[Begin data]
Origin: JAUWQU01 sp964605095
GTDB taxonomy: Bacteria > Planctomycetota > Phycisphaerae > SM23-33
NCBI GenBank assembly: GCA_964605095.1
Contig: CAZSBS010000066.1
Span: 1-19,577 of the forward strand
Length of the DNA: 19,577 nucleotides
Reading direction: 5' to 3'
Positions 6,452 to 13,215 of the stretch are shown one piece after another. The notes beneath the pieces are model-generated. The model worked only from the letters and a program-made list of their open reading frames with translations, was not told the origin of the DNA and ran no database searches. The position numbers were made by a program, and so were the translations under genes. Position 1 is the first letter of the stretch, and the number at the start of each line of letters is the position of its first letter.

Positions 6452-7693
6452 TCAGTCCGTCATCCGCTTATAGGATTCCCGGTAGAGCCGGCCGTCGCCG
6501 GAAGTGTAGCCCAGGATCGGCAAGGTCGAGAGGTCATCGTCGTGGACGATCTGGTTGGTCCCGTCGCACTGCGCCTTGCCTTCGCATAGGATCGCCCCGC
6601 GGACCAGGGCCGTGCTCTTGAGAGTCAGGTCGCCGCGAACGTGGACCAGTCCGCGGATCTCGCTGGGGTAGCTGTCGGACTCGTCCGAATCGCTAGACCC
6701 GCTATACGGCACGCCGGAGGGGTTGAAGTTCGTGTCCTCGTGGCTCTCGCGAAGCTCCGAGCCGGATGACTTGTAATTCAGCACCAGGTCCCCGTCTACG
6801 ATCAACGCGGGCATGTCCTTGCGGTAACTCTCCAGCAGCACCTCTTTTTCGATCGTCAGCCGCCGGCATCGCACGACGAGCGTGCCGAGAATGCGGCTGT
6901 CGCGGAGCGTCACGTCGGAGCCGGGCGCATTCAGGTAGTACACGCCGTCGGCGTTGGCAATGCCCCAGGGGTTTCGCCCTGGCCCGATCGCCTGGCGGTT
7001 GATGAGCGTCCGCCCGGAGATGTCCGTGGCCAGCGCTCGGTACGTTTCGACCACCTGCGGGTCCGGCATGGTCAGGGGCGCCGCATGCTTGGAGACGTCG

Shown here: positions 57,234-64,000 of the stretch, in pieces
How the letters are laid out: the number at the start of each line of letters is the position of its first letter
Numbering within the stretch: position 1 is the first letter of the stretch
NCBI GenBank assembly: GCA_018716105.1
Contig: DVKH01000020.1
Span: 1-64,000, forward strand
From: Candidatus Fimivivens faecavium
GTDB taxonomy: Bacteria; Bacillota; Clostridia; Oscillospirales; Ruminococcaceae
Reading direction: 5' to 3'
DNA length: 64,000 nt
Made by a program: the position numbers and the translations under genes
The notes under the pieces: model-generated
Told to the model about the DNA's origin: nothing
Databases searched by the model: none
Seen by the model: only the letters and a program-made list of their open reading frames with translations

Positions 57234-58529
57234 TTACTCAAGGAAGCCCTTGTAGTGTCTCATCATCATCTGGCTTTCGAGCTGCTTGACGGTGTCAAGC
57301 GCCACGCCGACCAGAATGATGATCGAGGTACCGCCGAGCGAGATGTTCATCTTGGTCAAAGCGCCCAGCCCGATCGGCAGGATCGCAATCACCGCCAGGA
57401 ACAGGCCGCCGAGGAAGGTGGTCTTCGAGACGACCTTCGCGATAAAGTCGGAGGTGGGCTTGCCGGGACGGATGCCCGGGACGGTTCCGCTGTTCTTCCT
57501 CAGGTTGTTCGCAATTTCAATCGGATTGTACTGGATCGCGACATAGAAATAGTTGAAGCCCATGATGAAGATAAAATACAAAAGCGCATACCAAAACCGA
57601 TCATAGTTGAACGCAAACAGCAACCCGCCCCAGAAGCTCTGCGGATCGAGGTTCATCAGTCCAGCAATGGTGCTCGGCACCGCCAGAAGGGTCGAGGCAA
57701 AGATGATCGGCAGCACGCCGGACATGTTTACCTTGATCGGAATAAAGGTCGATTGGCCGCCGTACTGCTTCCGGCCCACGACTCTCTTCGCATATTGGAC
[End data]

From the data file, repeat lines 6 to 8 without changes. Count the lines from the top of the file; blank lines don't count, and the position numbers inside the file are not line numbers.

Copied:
Length of the DNA: 19,577 nucleotides
Reading direction: 5' to 3'
Positions 6,452 to 13,215 of the stretch are shown one piece after another. The notes beneath the pieces are model-generated. The model worked only from the letters and a program-made list of their open reading frames with translations, was not told the origin of the DNA and ran no database searches. The position numbers were made by a program, and so were the translations under genes. Position 1 is the first letter of the stretch, and the number at the start of each line of letters is the position of its first letter.